The COSM Aggregate
June 9, 2017
Spotlight Edition, Vol. 2
Georgia Southern Herbarium Preserves Natural History
Most people are probably not aware that Georgia Southern University is home to the third largest herbarium, a systemically arranged collection of dried plant specimens, in the state of Georgia. Georgia Southern is fortunate to have finally secured a dedicated space for the herbarium in the new Biological Sciences building. The Georgia Southern Herbarium houses 21,000 cataloged specimens, representing 236 families, 1,511 genera and 5,258 species of plants. In addition, it holds 26,000 uncataloged specimens that represent local plant diversity - including many endangered species.
For the past two years, Dr. Schenk has been curating the herbarium at Georgia Southern. He is a plant evolutionary biologist and the research he conducts strives to understand the evolutionary processes that have generated the vast number of plant species and their morphological forms. In 2016, Dr. Schenk received a National Science Foundation (NSF) Biological Research Collections grant in the amount of $280,798. This funding is being used to integrate uncatalogued plants into the herbarium. This funded project allows the Georgia Southern Herbarium to double its holdings over the next two years, a feat that is rarely accomplished in natural history collections. As the collections become catalogued, they will be accessible to students and researchers throughout the world. Assisting with this project is Colleen Evans. As the Collections Manager at Georgia Southern, she is responsible for all of the collections associated with the James H. Oliver, Jr., Institute for Coastal Plain Science (ICPS), including the U.S. National Tick Collection (USNTC). Her main interests include collection digitization and biodiversity informatics.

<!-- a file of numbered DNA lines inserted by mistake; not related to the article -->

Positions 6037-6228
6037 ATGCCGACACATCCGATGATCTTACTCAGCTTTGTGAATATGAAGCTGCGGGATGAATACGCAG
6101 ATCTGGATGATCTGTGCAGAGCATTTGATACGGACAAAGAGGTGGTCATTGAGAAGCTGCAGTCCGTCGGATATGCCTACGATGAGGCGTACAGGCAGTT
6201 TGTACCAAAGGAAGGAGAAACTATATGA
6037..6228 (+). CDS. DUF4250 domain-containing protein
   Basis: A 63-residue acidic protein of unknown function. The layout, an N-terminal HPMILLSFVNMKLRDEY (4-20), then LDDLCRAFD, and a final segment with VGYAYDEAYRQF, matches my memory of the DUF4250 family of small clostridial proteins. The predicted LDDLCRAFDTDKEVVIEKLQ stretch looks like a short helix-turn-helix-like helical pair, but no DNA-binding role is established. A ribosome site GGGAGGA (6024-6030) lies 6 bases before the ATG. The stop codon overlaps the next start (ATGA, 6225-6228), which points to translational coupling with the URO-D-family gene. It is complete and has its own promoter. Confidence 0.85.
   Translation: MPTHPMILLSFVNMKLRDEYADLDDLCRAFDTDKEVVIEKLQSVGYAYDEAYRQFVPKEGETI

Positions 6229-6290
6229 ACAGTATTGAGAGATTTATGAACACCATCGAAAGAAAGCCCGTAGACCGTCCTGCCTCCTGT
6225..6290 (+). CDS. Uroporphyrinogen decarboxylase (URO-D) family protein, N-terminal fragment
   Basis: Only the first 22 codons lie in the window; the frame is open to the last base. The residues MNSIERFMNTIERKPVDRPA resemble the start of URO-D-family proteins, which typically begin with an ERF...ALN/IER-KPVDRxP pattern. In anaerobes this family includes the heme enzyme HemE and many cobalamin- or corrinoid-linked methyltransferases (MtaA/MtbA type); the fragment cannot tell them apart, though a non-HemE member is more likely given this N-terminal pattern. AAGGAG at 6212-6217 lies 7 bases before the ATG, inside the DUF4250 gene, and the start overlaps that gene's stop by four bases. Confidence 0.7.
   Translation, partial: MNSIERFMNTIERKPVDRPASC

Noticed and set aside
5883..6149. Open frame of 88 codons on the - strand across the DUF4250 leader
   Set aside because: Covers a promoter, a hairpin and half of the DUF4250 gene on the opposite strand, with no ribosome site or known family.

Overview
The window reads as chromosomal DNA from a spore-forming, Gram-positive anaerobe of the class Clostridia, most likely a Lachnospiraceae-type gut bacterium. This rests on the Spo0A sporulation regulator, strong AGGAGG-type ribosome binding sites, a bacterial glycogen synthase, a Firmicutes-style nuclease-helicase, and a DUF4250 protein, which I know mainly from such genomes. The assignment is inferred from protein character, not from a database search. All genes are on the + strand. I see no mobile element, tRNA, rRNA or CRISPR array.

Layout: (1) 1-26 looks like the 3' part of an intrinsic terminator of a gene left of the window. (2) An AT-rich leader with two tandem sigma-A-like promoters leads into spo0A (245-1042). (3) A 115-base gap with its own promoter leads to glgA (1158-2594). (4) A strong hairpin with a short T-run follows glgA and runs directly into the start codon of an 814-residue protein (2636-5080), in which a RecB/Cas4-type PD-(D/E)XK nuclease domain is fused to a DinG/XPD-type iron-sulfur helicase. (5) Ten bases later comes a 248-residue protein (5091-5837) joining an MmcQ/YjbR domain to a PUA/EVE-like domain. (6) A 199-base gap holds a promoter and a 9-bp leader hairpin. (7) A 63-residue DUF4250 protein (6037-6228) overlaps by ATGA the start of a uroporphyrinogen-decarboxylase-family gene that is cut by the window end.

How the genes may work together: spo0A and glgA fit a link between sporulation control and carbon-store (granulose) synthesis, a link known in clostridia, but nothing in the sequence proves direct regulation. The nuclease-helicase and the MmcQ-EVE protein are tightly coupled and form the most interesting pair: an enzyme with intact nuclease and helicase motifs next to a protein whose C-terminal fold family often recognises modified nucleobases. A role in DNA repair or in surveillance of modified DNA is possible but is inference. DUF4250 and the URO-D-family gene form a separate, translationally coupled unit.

Natural history collections, like the Georgia Southern University Herbarium, play a critical role in science policy, research, and teaching. These invaluable collections tell us what species occurred where, and when in time the organisms were present (or alive). As the Earth’s climate and environments change, these collections are likely to play an even more important role by informing scientists on how those changes affect biological diversity. In addition to the Herbarium, Georgia Southern houses six collections: entomology, herpetology, ichthyology, ornithology, and the Grey’s Reef Invertebrate collection. Each collection strives to train the next generation of Georgia Southern biologists.
Students interested in working with Dr. Schenk in his lab or with the Georgia Southern Herbarium, are encouraged to visit Schenk Lab and contact him for more information.
The College of Science and Mathematics at Georgia Southern University prepares students in baccalaureate majors and the Master of Science programs.
- Chemistry and Biochemistry
- Geology and Geography
- Mathematical Sciences
- Military Science/ROTC